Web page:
No more film R&D, we're going digital: Kodak

Discussion in 'Kodak' started by Bushy, Sep 28, 2003.

  1. Bushy

    Tom Thackrey Guest

    It's too bad you didn't understand the RAID levels. Had you used RAID5 or
    one of the other levels that provides fault tolerance instead of just drive
    spanning you would not have lost ANY data.
    Tom Thackrey, Sep 30, 2003
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  2. Bushy

    Phred Guest

    If you do go to that trouble, and it may be necessary in the long run,
    I would strongly suggest you use *different* brands/dyes for each of
    your duplicate backups. Using all from the same batch is asking for
    them all to be dead when you come to use them.

    Cheers, Phred.
    Phred, Sep 30, 2003
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  3. Bushy

    Phred Guest

    You might have mentioned that that bloody file is around 7MB. :)
    I think I saw some at Myer (!) a year or three ago, but they're never
    consistent in what lines of CDRs and similar that they stock. :-(

    Anyway, I'm always a bit cynical about these sorts of claims --
    especially when the whole consumer technology has only been around for
    about a decade.

    In similar vein, talking to a bloke who deals in lots of really big
    files (GIS stuff) that they interchange on CDRs for want of a more
    convenient method, and he claimed they always have problems unless
    they write at max 4X speed. (To be frank, I don't really see how they
    can have the sort of issues he says they have without the whole file
    being rejected by the system as corrupt. But then, I don't really
    understand the detail of the read/write protocols involved in CDRs.)

    Cheers, Phred.
    Phred, Sep 30, 2003
  4. The higher-end ones are shot of film for versatility. Given a 24 FPS
    film negative, it's easy to scan it once for 30 FPS 480-line NTSC for
    North American release, again to give 25 FPS 580-line PAL or SECAM.
    And it can be rescanned for 24P HDTV in the future, all with good

    Conversions from NTSC to PAL mostly look awful. The other direction
    works better, but PAL cameras are not common in North America. And
    neither produces decent HDTV. Shooting in 24 FPS progressive-scan HDTV
    would be better, but the equipment for that is more expensive than film
    cameras, not less.

    And then there is the quality issue. Film shot on a relatively
    inexpensive film camera and then transferred to video on a
    million-dollar telecine simply looks better than video shot directly on
    even an expensive studio-grade video camera. This is the way to produce
    the highest-quality video, if you don't need it instantly.
    To very mixed reviews. Shooting digitally with HDTV cameras makes some
    sense for the Star Wars films, where so much of the footage needs to end
    up in digital form anyway for effects work. This avoids lots of film
    scanning, as well as providing instant playback to see what you got.
    And I understand that they are *not* shooting regular HDTV, with
    downsampled colour resolution and compression - they are recording
    full-bandwidth RGB right off the camera, to give the quality needed for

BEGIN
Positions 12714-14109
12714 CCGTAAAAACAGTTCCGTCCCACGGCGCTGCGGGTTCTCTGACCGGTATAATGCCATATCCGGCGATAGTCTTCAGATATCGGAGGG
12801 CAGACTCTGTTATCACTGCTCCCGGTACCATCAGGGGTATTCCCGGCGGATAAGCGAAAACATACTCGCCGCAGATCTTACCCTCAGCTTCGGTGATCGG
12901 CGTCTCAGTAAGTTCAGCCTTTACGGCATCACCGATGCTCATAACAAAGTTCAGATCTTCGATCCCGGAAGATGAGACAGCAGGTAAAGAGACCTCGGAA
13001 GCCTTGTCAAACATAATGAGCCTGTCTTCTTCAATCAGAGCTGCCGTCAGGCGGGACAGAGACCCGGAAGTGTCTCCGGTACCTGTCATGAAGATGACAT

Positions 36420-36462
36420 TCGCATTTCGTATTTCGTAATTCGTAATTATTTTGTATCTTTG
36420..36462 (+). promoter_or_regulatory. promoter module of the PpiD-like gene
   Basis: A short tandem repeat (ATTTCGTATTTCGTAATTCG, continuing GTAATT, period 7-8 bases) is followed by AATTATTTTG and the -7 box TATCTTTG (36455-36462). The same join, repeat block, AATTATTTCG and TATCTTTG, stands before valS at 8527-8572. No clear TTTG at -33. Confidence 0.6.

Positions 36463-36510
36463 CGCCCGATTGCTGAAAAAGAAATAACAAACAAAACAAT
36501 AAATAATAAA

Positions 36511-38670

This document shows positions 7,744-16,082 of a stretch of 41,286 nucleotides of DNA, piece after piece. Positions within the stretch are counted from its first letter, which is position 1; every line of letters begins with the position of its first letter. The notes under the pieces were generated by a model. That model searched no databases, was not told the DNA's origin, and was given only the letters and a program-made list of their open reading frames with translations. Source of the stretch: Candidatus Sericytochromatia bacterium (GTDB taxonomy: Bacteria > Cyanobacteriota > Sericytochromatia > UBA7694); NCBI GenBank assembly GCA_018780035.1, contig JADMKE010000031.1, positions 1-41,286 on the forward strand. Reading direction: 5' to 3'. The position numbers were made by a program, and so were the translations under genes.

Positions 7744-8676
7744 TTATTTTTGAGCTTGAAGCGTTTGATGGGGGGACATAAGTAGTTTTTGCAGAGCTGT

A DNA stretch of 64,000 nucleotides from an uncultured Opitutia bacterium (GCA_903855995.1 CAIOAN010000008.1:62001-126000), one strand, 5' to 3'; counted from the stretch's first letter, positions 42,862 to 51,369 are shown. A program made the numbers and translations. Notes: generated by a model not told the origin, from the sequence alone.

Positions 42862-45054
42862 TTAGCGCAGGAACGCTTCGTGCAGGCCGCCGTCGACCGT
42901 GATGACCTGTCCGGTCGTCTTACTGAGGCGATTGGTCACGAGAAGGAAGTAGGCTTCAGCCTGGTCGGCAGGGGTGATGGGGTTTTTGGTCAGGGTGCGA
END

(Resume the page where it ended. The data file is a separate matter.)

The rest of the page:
matte work.

    The projectors are the weakest link at the moment. Although the images
    are captured at 1920x1080 pixels (well, less vertically because of the
    aspect ratio), the digital projectors are only 1280x1024. It shows.

    Dave Martindale, Sep 30, 2003
  5. Bushy

    Paolo Pizzi Guest

    Very good point. I kind of do that since I backup on DVD+R
    *and* CD-ROM.
    Paolo Pizzi, Sep 30, 2003
  6. Bushy

    JPS Guest

    In message <blbqkq$a7tvq$>,
    I did the RAID0 thing long enough to do the sustained benchmarks, go
    "wow!", create an uncompressed 24-bit animation with 80 MB/s bandwidth,
    play it off the array, break the array, and use the drives the way they
    work best for general performance: load balancing of head movement, as
    separate volumes.

    A RAID0 array only increases performance for sustained throughput (helps
    little or none with random access), when the array substitutes for a
    *single* drive. When it substitutes for two separate volumes, it can
    actually harm random access performance quite a bit.
    JPS, Oct 3, 2003
  7. Bushy

    B.Rumary Guest

    This is true. However "Dallas" (or Dynasty) was originally shot on film.
    Then halfway through the run they switched to video shooting. There was
    then a noticeable loss of quality in the picture over here in the UK, due
    to the conversion from NTSC to PAL format. Presumably modern computer
    processing technology has improved the conversion process since those

    No doubt nearly all cinema movies are still shot on film. However notice
    the original post claimed that *TV* shows are still mostly shot on film.
    Given the much smaller budgets available for most TV, I would suspect
    that most shows are now done on video, either analogue or digital.
    Certainly all news "filming" is now done on video.

    Brian Rumary, England
    B.Rumary, Oct 3, 2003
  8. There are several TV drama shows shot in Vancouver, and I've visited
    the labs where their film footage is processed. For most shows, the
    film comes in, is processed to negative, and the negative is then
    transferred to video using a telecine. Sometimes the video is standard
    NTSC, sometimes it is HDTV.